The IRS is making a big push to let taxpayers know about the big changes in the Earned Income Tax Credit. In fact, the IRS just updated its website and sent out a press release alerting the public that it has updated its website’s frequently asked questions with new and updated information.
Here are some key facts:
Many more people can now claim the EITC for the tax year 2021 and many people who did not file a tax return before will have to file a tax return now in 2022 to get this money.
The Earned Income Tax Credit is a tax credit that provides a tax break for low- to moderate-income workers and families. A tax credit usually means more money in your pocket. It reduces the amount of tax you owe. The Earned Income Tax Credit may also give you a refund.
If you had low or moderate income from self-employment you might also qualify for this benefit.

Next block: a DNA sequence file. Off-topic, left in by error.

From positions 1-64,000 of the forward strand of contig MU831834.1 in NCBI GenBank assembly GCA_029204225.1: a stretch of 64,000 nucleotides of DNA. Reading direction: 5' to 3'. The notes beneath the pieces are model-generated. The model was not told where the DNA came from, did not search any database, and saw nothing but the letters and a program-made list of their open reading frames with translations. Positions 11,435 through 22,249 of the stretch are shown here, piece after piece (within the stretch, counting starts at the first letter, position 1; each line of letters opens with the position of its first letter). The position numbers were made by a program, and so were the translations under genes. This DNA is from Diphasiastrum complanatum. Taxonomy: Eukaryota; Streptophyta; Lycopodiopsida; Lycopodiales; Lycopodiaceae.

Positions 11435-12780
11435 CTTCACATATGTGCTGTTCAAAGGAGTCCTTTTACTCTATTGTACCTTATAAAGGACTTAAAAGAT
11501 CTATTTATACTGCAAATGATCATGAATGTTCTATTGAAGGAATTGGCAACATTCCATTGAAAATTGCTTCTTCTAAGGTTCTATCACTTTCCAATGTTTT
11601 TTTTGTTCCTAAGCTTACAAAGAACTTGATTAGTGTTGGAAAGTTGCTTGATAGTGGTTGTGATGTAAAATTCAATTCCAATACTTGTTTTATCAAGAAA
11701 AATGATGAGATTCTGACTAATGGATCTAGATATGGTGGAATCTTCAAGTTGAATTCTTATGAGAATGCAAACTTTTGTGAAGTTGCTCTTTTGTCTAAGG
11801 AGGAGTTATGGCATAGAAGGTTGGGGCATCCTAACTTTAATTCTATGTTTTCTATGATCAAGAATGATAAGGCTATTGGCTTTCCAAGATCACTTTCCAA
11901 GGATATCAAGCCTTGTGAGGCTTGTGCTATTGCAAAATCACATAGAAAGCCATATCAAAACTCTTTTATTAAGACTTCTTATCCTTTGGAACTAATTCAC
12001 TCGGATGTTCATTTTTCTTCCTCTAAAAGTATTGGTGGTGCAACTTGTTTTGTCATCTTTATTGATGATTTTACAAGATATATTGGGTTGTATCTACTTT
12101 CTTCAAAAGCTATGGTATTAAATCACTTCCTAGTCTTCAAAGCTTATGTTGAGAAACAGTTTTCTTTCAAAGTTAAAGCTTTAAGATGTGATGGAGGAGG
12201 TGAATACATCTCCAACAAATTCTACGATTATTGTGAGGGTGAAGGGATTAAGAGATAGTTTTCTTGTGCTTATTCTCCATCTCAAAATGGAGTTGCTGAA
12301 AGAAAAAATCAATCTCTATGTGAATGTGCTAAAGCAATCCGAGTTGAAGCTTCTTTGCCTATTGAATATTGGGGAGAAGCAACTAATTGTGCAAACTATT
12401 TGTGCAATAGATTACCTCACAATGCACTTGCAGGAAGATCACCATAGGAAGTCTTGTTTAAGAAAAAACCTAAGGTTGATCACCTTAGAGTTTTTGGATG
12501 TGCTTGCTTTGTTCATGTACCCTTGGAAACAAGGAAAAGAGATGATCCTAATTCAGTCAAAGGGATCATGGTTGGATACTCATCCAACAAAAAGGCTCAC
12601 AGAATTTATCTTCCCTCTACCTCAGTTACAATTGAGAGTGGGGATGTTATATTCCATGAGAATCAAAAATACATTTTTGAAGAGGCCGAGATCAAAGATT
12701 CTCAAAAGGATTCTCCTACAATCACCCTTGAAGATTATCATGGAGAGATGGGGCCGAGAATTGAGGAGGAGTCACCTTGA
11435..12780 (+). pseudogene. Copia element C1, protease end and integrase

For 2021, the Earned Income Tax Credit generally is available to the following eligible taxpayers who are at least 19 years old without qualifying children:
Individuals who have earned income of less than $21,430.
Spouses filing a joint return who have earned income of less than $27,380.
For 2021, there are special rules for some taxpayers who were 18 years old. If you were 18 years old in 2021, did not have qualifying children, had earned income, were homeless in 2021, or were formerly in foster care, then you might qualify for the Earned Income Tax Credit when you file your tax return for 2021.
Also, for 2021 only, the Earned Income Tax Credit now has no age limit cap for eligible taxpayers without qualifying children.
Prior to 2021, the Earned Income Tax Credit for those without qualifying children was only available to people ages 25 to 64.
The rules about the EITC are complicated. You really should talk to a tax professional about them. Low and moderate-income individuals and families should contact the various services that offer free taxpayer assistance. These services are set up to handle EITC questions.
Get this money!
Disclaimer: Alan Mendelson is a well-known TV consumer news reporter who reports on tax issues. You should seek professional advice if you have tax questions or issues.